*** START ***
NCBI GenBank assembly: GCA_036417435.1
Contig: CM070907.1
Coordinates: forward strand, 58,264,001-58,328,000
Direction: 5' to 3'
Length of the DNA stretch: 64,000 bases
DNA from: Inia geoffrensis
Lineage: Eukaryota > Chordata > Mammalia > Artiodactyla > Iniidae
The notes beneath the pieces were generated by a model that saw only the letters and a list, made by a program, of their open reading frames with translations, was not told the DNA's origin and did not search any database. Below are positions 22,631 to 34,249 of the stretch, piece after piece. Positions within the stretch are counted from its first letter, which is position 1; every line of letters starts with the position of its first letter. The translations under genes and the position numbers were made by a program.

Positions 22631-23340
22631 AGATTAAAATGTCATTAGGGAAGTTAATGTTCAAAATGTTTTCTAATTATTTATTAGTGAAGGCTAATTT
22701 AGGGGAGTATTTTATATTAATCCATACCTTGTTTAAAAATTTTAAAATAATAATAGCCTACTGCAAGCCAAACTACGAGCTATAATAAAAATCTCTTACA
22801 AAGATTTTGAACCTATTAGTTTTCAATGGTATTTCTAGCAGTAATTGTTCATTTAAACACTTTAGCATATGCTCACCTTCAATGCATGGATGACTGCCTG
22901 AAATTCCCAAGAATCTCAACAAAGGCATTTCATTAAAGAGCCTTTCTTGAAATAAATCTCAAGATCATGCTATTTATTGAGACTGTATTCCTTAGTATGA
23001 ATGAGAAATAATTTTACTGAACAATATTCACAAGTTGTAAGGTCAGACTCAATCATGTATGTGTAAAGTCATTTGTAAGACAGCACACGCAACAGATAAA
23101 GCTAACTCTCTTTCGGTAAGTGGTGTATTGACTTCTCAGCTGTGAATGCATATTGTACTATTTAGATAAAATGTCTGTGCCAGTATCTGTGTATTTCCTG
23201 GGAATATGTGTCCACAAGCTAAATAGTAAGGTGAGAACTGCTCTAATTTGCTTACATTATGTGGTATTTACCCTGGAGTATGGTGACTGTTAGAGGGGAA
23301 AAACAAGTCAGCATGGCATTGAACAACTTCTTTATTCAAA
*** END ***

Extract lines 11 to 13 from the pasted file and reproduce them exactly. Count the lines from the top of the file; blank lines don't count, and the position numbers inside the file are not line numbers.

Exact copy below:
22701 AGGGGAGTATTTTATATTAATCCATACCTTGTTTAAAAATTTTAAAATAATAATAGCCTACTGCAAGCCAAACTACGAGCTATAATAAAAATCTCTTACA
22801 AAGATTTTGAACCTATTAGTTTTCAATGGTATTTCTAGCAGTAATTGTTCATTTAAACACTTTAGCATATGCTCACCTTCAATGCATGGATGACTGCCTG
22901 AAATTCCCAAGAATCTCAACAAAGGCATTTCATTAAAGAGCCTTTCTTGAAATAAATCTCAAGATCATGCTATTTATTGAGACTGTATTCCTTAGTATGA